Gyllenhaal ventured into romance — of a sort — with 2002’s The Good Girl, a small-town drama from Chuck & Buck screenwriter Mike White that starred Jennifer Aniston as a morose department store clerk struggling to choose between her unsatisfying marriage and her affair with the unstable, Catcher in the Rye-obsessed co-worker played by Gyllenhaal. Infidelity, dead-end jobs, and small towns are nothing new for the movies — indie films in particular — but however familiar its premise, The Good Girl earned praise from critics thanks to the finely wrought honesty of White’s script and strong performances from Aniston, Gyllenhaal, and their supporting cast (including John C. Reilly, Tim Blake Nelson, and Zooey Deschanel). Taking the cliche of a frustrated young man buried in Holden Caulfield and imbuing it with genuine depth, Gyllenhaal was a major part of why the Hollywood Reporter’s Duane Byrge called it “An absorbing, slice-of-depression life that touches nerves and rings true.”


5. Donnie Darko

Time travel, a falling jet engine, and a dude in a bunny suit: From these disparate ingredients, writer-director Richard Kelly wove the tale of Donnie Darko, a suburban teenager (played by Jake Gyllenhaal) charged with repairing a rift in the fabric of our dimension. Or something. To call Darko “open to interpretation” would be understating the case a bit — it’s been alternately confounding and delighting audiences since it was released in 2001 — but its dense, ambiguous plot found stronger purchase with critics, who cared less about what it all meant than about simply having the chance to see an American movie that took some substantial risks. Though a few reviewers were confused and/or unimpressed (Staci Lynne Wilson of Fantastica Daily called it “derivative,” and Joe Leydon dismissed it as “a discombobulating muddle” in his writeup for the San Francisco Examiner), overall critical opinion proved a harbinger of the cult status the film would eventually enjoy on the home video market; as Thomas Delapa wrote for the Boulder Weekly, “If the sum total of Donnie Darko is hard to figure, there’s no questioning that its separate scenes add up to breathtaking filmmaking.” Despite a paltry $4.1 million gross during its original limited run, Darko returned to theaters in 2004 with a director’s cut — one whose 91 percent Tomatometer actually improved upon the original’s.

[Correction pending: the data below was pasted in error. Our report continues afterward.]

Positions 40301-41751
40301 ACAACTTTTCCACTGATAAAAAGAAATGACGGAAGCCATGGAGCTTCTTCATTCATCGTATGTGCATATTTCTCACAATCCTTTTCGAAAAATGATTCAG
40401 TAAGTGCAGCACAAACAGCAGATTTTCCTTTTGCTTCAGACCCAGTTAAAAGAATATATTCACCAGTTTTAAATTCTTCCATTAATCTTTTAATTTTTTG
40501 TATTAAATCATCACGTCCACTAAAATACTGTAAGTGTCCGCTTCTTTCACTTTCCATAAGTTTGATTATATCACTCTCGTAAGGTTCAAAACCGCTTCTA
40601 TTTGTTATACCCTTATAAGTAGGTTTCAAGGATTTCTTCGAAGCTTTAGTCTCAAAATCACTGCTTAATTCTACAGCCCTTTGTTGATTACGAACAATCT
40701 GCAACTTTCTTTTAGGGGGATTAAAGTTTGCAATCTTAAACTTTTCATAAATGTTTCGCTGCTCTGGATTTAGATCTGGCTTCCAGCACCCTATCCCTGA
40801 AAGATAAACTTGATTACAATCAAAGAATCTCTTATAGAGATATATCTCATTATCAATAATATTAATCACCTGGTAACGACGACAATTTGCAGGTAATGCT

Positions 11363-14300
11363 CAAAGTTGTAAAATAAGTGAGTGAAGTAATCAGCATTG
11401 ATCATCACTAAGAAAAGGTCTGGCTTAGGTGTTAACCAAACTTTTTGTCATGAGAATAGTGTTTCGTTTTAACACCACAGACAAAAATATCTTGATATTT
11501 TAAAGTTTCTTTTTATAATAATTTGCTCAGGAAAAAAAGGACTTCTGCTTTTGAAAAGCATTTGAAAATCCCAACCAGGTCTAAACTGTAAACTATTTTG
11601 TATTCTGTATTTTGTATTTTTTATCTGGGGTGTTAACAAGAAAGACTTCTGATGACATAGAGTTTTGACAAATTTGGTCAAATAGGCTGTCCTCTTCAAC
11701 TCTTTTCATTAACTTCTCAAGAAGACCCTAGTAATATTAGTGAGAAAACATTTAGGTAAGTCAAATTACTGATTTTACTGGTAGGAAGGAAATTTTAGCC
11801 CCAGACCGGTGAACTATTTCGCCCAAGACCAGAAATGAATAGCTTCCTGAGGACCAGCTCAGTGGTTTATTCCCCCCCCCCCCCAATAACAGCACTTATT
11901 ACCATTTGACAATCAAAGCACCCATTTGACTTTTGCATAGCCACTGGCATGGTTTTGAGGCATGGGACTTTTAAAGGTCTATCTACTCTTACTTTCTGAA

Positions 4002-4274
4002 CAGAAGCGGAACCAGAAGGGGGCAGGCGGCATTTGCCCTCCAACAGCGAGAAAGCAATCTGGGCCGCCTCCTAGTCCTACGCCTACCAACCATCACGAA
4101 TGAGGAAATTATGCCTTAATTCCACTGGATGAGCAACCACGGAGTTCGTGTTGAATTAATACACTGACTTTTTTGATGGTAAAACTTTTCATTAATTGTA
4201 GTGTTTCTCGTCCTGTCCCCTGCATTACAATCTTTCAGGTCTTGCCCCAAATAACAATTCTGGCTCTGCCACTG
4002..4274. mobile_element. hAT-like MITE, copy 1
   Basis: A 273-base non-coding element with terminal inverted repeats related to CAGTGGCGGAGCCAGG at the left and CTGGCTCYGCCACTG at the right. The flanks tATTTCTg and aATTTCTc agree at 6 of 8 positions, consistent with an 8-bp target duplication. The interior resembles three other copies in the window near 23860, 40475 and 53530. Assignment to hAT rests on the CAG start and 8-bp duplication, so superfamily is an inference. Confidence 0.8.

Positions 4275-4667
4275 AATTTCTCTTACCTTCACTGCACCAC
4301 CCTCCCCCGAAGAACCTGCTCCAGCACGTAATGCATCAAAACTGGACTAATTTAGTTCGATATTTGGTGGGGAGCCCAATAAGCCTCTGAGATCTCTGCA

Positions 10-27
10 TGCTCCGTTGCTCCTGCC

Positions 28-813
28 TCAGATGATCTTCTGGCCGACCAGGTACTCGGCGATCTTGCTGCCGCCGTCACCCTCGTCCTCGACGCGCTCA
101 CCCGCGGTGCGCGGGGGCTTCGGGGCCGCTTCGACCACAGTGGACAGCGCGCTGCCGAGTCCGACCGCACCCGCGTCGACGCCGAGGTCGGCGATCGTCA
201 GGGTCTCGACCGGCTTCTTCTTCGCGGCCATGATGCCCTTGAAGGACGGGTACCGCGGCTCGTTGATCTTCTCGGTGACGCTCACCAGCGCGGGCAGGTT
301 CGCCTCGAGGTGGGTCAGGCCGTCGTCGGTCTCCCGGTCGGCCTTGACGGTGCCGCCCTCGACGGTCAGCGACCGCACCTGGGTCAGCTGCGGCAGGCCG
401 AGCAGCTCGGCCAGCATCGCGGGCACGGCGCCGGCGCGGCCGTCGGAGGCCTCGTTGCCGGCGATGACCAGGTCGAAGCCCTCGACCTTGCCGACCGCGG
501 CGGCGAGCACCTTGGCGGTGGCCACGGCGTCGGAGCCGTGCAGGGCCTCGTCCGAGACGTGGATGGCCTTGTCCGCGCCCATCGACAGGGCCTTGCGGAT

4. Lovely & Amazing